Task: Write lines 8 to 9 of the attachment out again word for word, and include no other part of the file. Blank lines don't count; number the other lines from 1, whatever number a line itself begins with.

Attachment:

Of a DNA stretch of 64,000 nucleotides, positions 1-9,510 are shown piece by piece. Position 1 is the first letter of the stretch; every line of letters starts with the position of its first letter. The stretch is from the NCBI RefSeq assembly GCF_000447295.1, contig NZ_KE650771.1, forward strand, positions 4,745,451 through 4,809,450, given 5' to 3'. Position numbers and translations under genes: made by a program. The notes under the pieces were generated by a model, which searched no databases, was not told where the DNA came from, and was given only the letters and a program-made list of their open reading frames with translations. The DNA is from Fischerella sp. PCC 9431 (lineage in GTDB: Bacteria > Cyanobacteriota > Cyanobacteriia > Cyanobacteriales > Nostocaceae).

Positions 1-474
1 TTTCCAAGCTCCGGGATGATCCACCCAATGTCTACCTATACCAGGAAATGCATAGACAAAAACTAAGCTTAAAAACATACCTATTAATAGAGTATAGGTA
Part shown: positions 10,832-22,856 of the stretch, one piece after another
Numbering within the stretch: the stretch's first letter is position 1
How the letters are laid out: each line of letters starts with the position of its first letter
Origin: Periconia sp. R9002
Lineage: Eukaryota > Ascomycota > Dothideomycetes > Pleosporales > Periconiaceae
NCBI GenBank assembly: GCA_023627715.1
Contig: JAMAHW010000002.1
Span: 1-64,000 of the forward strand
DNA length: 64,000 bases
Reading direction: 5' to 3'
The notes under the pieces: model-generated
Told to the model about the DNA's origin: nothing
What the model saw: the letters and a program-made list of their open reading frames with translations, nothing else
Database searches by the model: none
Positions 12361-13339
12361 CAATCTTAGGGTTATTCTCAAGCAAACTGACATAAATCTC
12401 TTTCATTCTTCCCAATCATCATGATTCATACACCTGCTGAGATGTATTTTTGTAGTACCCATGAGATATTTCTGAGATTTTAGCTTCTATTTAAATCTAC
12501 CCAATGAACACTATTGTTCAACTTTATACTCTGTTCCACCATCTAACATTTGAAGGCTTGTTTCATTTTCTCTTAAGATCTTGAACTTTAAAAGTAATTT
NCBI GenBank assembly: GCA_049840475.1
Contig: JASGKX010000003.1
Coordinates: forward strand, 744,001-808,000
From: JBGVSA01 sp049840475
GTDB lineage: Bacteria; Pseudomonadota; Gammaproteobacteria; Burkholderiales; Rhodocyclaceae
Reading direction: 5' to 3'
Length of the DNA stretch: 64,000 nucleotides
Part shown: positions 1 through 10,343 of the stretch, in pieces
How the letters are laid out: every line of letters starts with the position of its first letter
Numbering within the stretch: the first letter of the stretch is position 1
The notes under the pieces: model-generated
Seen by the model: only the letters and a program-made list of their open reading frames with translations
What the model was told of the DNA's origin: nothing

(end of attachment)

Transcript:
Lineage: Eukaryota > Ascomycota > Dothideomycetes > Pleosporales > Periconiaceae
NCBI GenBank assembly: GCA_023627715.1